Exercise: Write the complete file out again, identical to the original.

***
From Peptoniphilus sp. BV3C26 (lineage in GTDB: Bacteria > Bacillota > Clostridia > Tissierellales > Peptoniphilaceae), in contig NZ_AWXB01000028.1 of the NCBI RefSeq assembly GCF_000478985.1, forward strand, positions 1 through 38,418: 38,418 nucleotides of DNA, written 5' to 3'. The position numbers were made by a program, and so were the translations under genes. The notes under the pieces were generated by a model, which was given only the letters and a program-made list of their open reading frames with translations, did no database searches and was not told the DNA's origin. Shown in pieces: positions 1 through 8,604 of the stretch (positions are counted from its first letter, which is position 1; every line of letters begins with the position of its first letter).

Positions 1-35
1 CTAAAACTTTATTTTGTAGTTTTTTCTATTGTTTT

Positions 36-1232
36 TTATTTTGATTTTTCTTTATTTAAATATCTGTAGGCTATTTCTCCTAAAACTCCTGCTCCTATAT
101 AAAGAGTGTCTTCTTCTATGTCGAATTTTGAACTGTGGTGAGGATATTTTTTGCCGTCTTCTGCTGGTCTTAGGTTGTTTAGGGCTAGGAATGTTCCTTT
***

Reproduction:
From Peptoniphilus sp. BV3C26 (lineage in GTDB: Bacteria > Bacillota > Clostridia > Tissierellales > Peptoniphilaceae), in contig NZ_AWXB01000028.1 of the NCBI RefSeq assembly GCF_000478985.1, forward strand, positions 1 through 38,418: 38,418 nucleotides of DNA, written 5' to 3'. The position numbers were made by a program, and so were the translations under genes. The notes under the pieces were generated by a model, which was given only the letters and a program-made list of their open reading frames with translations, did no database searches and was not told the DNA's origin. Shown in pieces: positions 1 through 8,604 of the stretch (positions are counted from its first letter, which is position 1; every line of letters begins with the position of its first letter).

Positions 1-35
1 CTAAAACTTTATTTTGTAGTTTTTTCTATTGTTTT

Positions 36-1232
36 TTATTTTGATTTTTCTTTATTTAAATATCTGTAGGCTATTTCTCCTAAAACTCCTGCTCCTATAT
101 AAAGAGTGTCTTCTTCTATGTCGAATTTTGAACTGTGGTGAGGATATTTTTTGCCGTCTTCTGCTGGTCTTAGGTTGTTTAGGGCTAGGAATGTTCCTTT